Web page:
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Oil sinks to 7-week low as OPEC+ deal to increase supply arrives as Delta variant cases surge

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West Texas Intermediate slid 7% on Monday, with Brent down 6% as prices hit their lowest since early June.
Prices suffered as OPEC+ reached a deal to increase supply by 400,000 barrels a day starting in August.
At the same time, rising global cases of coronavirus renew worries about oil demand.
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Oil prices tumbled by nearly 7% on Monday after major producers moved to supply more oil to the global market, with the agreement arriving as a surge in COVID-19 cases stoked worries about demand for crude.

West Texas Intermediate crude prices sank 6.8% to $66.90 per barrel, the lowest price since June 1. Brent oil, the global benchmark, fell by 6% to $69.21.

Prices came under pressure after OPEC and its allies agreed to boost stockpiles by 400,000 barrels a day beginning in August, with monthly production increases continuing until April 2022.

As more oil is set to come online, cases of COVID-19 from the Delta strain of the virus have been accelerating worldwide, pushing total cases to more than 190 million. The UK recorded more than 50,000 new cases for the first time in six months on Friday. In the Asian financial hub Singapore, new cases nearly doubled to their highest amount in 11 months. In the US, infections are rising in all 50 states, with Los Angeles County, the largest in the country, reimposing indoor mask mandates.

OPEC+ struck its deal over the weekend after a deadlock between Saudi Arabia and the United Arab Emirates was resolved. The agreement also comes as oil prices this year had climbed about 40% this year to nearly three-year highs on expectations that mass vaccinations against COVID-19 would invigorate the demand for oil that was devastated by last year's onset of the pandemic.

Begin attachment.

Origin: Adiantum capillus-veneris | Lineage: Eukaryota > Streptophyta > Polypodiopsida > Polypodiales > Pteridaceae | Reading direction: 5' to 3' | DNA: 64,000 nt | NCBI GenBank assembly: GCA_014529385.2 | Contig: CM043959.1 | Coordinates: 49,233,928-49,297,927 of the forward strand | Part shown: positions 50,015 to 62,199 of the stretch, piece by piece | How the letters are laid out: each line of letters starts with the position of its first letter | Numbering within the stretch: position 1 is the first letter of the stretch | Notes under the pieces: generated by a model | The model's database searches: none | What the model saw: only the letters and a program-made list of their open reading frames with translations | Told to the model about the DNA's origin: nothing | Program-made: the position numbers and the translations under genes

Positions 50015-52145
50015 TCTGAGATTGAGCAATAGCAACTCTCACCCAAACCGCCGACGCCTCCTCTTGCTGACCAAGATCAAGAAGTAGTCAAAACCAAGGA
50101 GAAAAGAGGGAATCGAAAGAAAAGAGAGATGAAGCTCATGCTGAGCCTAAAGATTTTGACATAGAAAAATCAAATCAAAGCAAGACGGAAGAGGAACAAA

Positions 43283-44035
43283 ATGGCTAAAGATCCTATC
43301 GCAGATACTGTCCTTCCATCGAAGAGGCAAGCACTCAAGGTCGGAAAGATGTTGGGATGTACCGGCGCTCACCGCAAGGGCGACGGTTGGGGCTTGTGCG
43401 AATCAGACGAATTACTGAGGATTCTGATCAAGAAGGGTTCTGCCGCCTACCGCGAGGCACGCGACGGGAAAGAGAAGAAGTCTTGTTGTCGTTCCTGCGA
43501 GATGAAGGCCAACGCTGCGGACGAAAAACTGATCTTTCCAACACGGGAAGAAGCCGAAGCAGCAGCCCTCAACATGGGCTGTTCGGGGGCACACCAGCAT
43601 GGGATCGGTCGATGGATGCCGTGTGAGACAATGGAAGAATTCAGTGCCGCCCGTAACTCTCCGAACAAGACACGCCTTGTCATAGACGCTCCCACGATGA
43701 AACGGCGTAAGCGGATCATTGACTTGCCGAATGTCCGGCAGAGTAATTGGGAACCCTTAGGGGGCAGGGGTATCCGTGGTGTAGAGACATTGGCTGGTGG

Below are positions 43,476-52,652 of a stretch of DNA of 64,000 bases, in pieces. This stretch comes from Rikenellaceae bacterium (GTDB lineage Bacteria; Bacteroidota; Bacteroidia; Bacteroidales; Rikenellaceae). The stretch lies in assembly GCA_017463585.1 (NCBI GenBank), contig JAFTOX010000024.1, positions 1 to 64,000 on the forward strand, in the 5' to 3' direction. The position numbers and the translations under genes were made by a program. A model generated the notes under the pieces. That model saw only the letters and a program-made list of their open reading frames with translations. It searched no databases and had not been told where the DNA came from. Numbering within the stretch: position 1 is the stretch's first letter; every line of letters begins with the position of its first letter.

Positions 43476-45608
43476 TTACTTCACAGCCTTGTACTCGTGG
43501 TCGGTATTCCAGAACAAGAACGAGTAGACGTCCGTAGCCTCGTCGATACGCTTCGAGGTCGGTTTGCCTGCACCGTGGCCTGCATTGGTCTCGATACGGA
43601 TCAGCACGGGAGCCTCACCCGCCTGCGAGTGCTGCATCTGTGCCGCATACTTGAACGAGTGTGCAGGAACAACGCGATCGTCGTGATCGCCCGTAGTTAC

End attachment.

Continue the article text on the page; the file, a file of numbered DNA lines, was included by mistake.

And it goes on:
OPEC+ is aiming to add 2 million barrels per day to the market by the end of 2021.

"Investors should understand that the cartel has agreed to boost oil production and has decided to restore all supply removed from the market during the coronavirus pandemic by the end of 2022," Naeem Aslam, chief market analyst at AvaTrade, said in a note Monday.

"However, traders should keep in mind that the slow pace of production growth indicates that producers are comfortable with current oil prices and are likely concerned about the pace of economic recovery as new coronavirus variants emerge," he said. "Therefore, it is uncertain whether the planned rise in oil supply will hinder a rise in oil prices as demand continues to rise."

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